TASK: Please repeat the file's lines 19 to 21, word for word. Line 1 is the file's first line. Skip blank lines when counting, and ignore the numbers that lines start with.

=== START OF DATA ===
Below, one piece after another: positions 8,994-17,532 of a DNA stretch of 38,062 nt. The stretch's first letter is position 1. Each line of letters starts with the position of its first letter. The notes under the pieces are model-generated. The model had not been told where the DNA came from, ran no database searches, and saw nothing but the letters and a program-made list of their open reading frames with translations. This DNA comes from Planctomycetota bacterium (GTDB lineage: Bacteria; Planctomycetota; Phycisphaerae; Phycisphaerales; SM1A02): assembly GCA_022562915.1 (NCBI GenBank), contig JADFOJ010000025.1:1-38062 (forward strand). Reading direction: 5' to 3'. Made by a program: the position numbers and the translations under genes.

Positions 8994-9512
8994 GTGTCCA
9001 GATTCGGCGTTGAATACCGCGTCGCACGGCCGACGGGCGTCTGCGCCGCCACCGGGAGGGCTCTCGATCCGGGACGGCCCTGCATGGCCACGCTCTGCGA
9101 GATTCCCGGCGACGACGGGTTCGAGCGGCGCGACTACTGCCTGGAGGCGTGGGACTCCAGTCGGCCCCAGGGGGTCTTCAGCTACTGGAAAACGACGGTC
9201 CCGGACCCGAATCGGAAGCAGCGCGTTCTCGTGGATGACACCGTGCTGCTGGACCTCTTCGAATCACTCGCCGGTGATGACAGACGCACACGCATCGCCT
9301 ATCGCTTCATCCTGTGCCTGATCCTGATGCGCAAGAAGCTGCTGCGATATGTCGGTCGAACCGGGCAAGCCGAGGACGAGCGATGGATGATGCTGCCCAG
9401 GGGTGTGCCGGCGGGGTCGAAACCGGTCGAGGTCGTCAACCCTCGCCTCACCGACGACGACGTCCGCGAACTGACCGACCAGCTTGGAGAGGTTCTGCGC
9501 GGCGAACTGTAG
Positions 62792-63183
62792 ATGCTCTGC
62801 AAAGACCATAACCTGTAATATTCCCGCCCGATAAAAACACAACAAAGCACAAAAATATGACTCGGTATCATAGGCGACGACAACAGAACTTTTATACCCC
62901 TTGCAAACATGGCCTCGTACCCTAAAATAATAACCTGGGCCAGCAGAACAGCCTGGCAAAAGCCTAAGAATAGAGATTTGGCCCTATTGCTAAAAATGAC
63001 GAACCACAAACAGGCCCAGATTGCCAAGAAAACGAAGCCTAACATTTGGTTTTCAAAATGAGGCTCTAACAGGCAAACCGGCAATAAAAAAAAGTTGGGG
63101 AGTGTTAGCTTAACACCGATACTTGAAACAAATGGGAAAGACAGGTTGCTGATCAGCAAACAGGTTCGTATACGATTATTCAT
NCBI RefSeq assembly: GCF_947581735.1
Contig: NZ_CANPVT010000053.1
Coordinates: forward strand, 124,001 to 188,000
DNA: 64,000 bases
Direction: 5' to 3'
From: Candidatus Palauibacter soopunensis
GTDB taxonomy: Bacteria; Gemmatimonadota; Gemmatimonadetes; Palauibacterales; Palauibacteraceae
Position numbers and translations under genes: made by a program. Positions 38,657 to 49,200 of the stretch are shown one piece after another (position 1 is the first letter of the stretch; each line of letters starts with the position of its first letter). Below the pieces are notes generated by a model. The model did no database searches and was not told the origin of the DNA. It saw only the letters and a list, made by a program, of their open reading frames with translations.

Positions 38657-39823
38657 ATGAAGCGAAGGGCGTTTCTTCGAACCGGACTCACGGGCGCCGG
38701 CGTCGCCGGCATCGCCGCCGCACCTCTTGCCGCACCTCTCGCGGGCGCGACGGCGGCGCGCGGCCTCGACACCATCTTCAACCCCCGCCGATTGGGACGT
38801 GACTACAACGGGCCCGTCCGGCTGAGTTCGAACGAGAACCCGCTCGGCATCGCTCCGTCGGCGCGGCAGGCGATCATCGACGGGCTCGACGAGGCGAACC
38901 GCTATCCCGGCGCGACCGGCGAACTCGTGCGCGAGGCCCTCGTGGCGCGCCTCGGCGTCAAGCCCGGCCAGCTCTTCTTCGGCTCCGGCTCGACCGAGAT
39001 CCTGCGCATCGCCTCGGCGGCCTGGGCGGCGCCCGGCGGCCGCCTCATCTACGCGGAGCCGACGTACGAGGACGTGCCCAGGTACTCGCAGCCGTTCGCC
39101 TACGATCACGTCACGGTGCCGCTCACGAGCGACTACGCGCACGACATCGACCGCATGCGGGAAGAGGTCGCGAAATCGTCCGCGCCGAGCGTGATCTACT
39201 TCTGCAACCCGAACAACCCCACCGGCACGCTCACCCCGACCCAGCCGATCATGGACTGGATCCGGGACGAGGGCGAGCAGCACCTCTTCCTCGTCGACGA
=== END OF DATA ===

DNA: 64,000 bases
Direction: 5' to 3'
From: Candidatus Palauibacter soopunensis